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Q and A: Pirates of East Africa

  • Story Highlights
  • Pirates operate easily because Somalia has limited capacity to take them on
  • Piracy accelerated after the fall of the Somali government in the early 1990s
  • Targets are varied: Chemical tankers, fishing vessels and luxury yachts all taken
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By David McKenzie
CNN
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(CNN) -- In their most audacious act to date, pirates this week captured a huge supertanker carrying up to $100 million worth of oil off the east coast of Africa.

Pirate activity has increased dramatically in the Gulf of Aden region.

Pirate activity has increased dramatically in the Gulf of Aden region.

The attack on the Saudi-owned Sirius Star marks an escalation in stakes as shipping companies run the gauntlet along key trade routes.

It follows the September capture of the MV Faina, a Ukrainian vessel loaded with weapons and tanks.

Why are there so many pirates in this region in particular?

The Horn of Africa and the Gulf of Aden are the most dangerous waters on the planet. The International Maritime Board reports over 80 attacks and over 30 successful hijackings in the region since the beginning of 2008.

There are other pirate hot spots, like the Straits of Malacca and the Nigerian coastline, but this region tops them all.

Why is it so bad?

There is a simple answer: Somalia. Since the early 1990s Somalia has not had an effective government and this quintessential "failed state" is the perfect environment for organized crime to flourish.

The pirates operate easily because Somalia's Transitional Federal Government has limited capacity to take them on. And though there are warships patrolling the region, the area of operation for the pirates now stretches over a million square miles.

To see a worldwide tracker of piracy attacks, go here.

When did piracy first emerge as a feature of criminal activity in this region?

Those who have been tracking pirate activity for sometime say it started in the 1980s in Somalia. Originally the pirates claimed they were aiming to stop the rampant illegal fishing and dumping that continues to this day off the Somali coast.

But piracy accelerated after the fall of the Somali government in the early 1990s and began to flourish after shipping companies started paying ransoms, initially tens of thousands of dollars, hundreds of thousands if not millions.

Some say companies are simply making the problem worse by paying the pirates.

Who are the pirates?

The pirates tend to be young Somalis from poor communities. They are a ragged looking bunch, but that doesn't mean that they are inexperienced.

Maritime experts say many gained useful pirating skills working on merchant vessels.

The majority of the attacks have occurred off the Puntland region of Somalia that borders the Gulf of Aden in the narrow stretch of water between Somalia and Yemen. The narrow shipping channel has been ideal for pirates.

But recently coalition warships have set up a security cordon in that area and this might explain why pirates struck the massive Sirius Star so far out of their normal hunting grounds.

How heavily armed are they?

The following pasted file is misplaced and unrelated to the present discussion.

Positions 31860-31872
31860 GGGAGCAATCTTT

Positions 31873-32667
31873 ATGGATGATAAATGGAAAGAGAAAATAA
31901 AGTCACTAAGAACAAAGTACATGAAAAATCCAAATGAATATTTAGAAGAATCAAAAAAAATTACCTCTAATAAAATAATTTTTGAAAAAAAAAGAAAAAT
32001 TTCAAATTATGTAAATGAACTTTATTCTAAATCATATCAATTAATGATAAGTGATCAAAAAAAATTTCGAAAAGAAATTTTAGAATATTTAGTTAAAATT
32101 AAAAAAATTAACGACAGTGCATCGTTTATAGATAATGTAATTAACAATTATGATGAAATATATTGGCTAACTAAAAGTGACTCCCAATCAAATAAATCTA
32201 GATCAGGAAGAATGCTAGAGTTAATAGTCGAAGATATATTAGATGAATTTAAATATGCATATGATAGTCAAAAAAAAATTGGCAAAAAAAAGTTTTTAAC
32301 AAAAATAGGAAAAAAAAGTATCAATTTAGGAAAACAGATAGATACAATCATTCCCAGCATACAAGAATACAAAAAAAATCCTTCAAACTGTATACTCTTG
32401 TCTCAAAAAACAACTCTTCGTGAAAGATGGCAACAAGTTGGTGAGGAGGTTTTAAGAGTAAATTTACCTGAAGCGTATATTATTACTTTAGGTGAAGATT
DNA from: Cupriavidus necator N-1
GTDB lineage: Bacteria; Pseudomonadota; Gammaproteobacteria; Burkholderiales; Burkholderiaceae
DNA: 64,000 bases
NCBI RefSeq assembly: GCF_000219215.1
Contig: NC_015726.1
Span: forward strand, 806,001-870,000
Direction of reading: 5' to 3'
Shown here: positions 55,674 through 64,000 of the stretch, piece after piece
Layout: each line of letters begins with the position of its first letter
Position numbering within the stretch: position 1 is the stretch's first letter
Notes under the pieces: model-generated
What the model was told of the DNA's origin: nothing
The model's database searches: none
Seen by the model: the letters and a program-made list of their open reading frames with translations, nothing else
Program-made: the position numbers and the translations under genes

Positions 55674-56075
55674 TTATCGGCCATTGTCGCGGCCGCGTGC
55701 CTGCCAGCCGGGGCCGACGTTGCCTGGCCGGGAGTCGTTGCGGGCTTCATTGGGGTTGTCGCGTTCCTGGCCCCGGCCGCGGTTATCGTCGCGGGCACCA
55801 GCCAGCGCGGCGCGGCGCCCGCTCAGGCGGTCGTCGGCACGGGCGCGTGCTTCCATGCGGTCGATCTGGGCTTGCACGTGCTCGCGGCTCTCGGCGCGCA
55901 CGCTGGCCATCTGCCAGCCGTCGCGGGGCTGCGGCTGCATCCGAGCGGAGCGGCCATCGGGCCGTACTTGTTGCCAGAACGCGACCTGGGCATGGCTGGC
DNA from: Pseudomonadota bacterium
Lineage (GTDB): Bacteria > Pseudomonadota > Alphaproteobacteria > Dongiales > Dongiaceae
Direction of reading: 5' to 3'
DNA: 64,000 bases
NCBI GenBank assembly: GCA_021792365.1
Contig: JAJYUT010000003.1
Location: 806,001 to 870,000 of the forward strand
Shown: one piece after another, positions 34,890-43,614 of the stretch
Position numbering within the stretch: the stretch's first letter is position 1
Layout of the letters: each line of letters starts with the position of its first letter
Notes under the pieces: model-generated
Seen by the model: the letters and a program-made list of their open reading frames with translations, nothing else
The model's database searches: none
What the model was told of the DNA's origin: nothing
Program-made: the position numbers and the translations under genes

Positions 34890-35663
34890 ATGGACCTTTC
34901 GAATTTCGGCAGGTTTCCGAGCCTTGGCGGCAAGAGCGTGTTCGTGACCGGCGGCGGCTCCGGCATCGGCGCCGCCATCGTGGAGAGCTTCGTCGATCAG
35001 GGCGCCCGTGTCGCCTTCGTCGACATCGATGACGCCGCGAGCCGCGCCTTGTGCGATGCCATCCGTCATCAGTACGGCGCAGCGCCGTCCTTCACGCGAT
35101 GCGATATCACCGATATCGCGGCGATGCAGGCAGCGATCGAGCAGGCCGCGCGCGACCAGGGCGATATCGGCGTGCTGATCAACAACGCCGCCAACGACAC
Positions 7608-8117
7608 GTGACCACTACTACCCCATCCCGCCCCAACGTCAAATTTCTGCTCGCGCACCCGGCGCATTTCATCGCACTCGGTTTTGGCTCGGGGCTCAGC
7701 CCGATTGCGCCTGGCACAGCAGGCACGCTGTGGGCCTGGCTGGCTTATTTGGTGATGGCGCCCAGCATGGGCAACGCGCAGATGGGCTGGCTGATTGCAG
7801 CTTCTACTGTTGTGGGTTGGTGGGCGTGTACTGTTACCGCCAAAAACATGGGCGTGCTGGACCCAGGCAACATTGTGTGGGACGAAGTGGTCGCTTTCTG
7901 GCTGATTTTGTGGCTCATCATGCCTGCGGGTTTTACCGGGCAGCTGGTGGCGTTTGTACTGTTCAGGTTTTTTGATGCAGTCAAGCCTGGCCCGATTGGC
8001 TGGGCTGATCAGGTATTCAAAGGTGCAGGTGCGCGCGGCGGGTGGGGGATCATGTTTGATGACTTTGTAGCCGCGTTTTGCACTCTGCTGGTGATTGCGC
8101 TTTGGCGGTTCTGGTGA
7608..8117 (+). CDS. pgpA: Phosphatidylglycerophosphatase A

The pirates are armed with rocket propelled grenades, AK-47 assault rifles and anti-aircraft style larger caliber machine guns.

These are heavy weapons to carry on small skiffs, but they pale in comparison to the weaponry on the warships in the region, which makes their success all the more astounding.

What type of shipping do they tend to target?

Their targets are varied. They have taken chemical tankers and fishing vessels, small cargo ships and bulk carriers. They have even hijacked luxury yachts.

How significant is the fact that they have seized a tanker? Are they becoming more daring?

It is very significant as it shows how effective their operations have become. A few years ago pirates were only attempting to hijack fishing vessels and smaller cargo ships.

With the Sirius Star they have managed to take on something that is over 300,000 metric tons -- that's three times the size of an aircraft carrier.

More significant is where they hijacked the vessel. They grabbed it 720 km (450 miles) southeast of Mombasa, Kenya. They have expanded their operations far outside of their usual hot spots and could threaten a far greater region.

What is being done about them?

Amd the chaos of civil war, Somalia's U.N.-backed transitional government has little power to wield in the country on the piracy or on any other issue as it struggles against infighting and pressure from Islamic parties and rebel groups.

The government has repeatedly appealed for help from the international community to fight piracy.

And while the U.S. Navy and others have been unwilling to use force on ships under hostage, Somalia's Prime Minister Nur Hassan Hussein wants to be more aggressive.

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"When pirates are using force to hijack the boats and the ship," he said, "I think the only way to prevent or at least to save the hijacked ships and the crew is to use the force."

Several countries have begun operating patrols in the Gulf of Aden. India claimed Wednesday one of its frigates had been in an exchange of fire with a suspected pirate "mother ship," which it left ablaze.

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